Edward K. Yellman, a retired colonel in the U.S. Army and father of five, died at his home in Alexandria on Monday, Jan. 4, 2016.
According to his daughter, Donna Vasquez, he lived by three principles: “Faith, Family and Country.”
Born in Lexington, Ky. in 1925, Yellman began his higher education at the University of Kentucky. He soon enlisted in the U.S. Army and was on his way to a World War II deployment when he was commissioned into West Point based on a competency test. After a short time at Cornell, Yellman began attending West Point in the fall. He graduated as a Second Lieutenant in the Class of 1949.
According to Vasquez, Yellman loved his time at West Point. After graduation, he attained a Master’s Degree in Engineering from the University of Massachusetts. Yellman was an active member of Phi Delta Theta while in college. At West Point, he participated in boxing and a variety of sports. His love of sports carried throughout the rest of his life.
Yellman achieved the rank of colonel while in the army and had served many tours overseas until he retired from the army in 1979. Yellman served in Germany, Korea, France and Vietnam. He was highly decorated and received many awards including the Decorated Legion of Merit and the Bronze Star. Over his years in the military, his assignments included commanding a battalion in Vietnam and serving on both the U.S. Army Staff and the staff of the Supreme Allied Commander of Europe.
Vasquez spoke of her time growing up with a father so invested in the military. She and her four siblings spent a few years of their early childhood living in Paris, where their dad was stationed at the time, and attended a French American School. When Vasquez was five, in 1967, the Yellman family moved to Alexandria and has lived in the same house ever since.
Vasquez remembered her father’s running joke: “He would always say to us, ‘I did two tours of the Pentagon for you kids!’ He stayed here for us, so that we would be able to have the consistency of growing up with school and friends.”
Throughout the community, Yellman was known for his kindness and integrity. “In today’s world people can be very critical and cynical,” said Vasquez. “But he took people at face value and had a lot of trust in people, in our government, and believed in what the United States stands for and encouraged that in how he raised his children.”
One of Yellman’s sons, Jimmy Yellman, agrees that father’s military background greatly impacted the way he and his siblings were raised. “He’s done a great job,” he said, “I see it when I look at my siblings and how successful they are.”
Vasquez said her father would always teach her and her siblings the “Five P’s” which stood for Prior Planning Prevents Poor Performance. She remembered that when he helped them with their homework, he never gave them the answer but instead encouraged hard work and careful thinking. One of Vasquez’s favorite memories of her father is when her and her siblings would do homework at the kitchen table while Yellman would read in the living room.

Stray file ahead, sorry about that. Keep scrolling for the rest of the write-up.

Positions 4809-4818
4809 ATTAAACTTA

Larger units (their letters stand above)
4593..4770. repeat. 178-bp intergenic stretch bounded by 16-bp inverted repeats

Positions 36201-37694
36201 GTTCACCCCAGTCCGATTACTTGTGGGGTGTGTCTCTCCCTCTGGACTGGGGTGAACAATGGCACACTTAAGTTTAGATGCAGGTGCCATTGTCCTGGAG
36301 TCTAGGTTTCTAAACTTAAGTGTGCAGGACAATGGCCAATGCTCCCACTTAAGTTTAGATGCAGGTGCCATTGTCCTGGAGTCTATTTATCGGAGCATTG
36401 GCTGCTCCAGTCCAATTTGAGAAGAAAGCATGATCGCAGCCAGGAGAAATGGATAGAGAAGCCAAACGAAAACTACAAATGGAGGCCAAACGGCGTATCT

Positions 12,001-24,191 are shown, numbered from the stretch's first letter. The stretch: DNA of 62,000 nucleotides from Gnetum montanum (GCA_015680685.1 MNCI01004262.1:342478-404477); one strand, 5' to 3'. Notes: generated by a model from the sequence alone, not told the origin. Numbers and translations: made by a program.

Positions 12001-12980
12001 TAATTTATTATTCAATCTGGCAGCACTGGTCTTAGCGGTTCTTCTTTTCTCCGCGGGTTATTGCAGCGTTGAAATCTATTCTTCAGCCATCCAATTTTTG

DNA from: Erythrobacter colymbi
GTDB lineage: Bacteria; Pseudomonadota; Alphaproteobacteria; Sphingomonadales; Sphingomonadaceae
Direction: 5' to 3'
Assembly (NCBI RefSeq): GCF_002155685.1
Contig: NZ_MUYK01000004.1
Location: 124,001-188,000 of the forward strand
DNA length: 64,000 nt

One of Jimmy Yellman’s favorite memories of his father is more recent. He recalls having recently taken his father to a doctor’s appointment, “He was feeling better, and he wanted to get his haircut.” He spoke of the pleasure of seeing his father so elated by such a simple thing. “He was thrilled by it. He hadn’t had one in a couple months so he was really happy about that.”
Both siblings remember their father’s devotion to old Fort Hunt High School, its sports teams, and the student body after his military career. “He attended every single sporting event you can imagine there, whether my brothers and I played in it or not,” said Vasquez. “He knew all the kids, and he knew them by name. Even after we graduated, he continued to go until the high school closed.”
Yellman, has clear memories of his father’s love of tennis. Jimmy said his father played tennis well into his 80s, and he and his wife were avid participants in their local tennis club.
Edward Yellman met his wife, Eunice Yellman, while he was registering for his Master’s Degree, and she had a job at the registrar’s desk. He asked her if she would like to get coffee, and they dated for six months. They met in September, and married the summer of that same year. They were married for 60 years.
Charlie Zdebski, neighbor and family friend of the Yellmans for 16 years, believes Edward Yellman typified generosity and kindness. He remembers Yellman as a prominent figure in the community. “You’d walk around, and you’d see Ed,” Zdebski said, “That tall guy, with a smile, and a kind of dignified way about him.”
Zdebski has many fond memories of long conversations with Yellman about serving in Germany and Korea, as well as his family life. “I always loved to talk to him and hear stories about his kids and how he and Eunice moved through life.”
Throughout his life, Yellman was involved in charity work. He was a 4th Degree member of the Knights of Columbus, nominated into the Honorable Order of Kentucky Colonels by the Governor of Kentucky, as well as part of the American Legion and Military Officers Association. He was a supporter of the Special Olympics organization, which he originally became involved with because one of his grandchildren had special needs.
In 1979, Yellman retired from the army and took up a position as a business manager at the Woodbridge Campus of Northern Virginia Community College, where he worked for 12 years. In 1991, Yellman retired from the college at the age of 66.
Yellman will be remembered for his devotion to his family and community. Vasquez said of her father’s compassionate nature, “Anything that he believed in and saw good in was something he would put 100 percent of himself into.”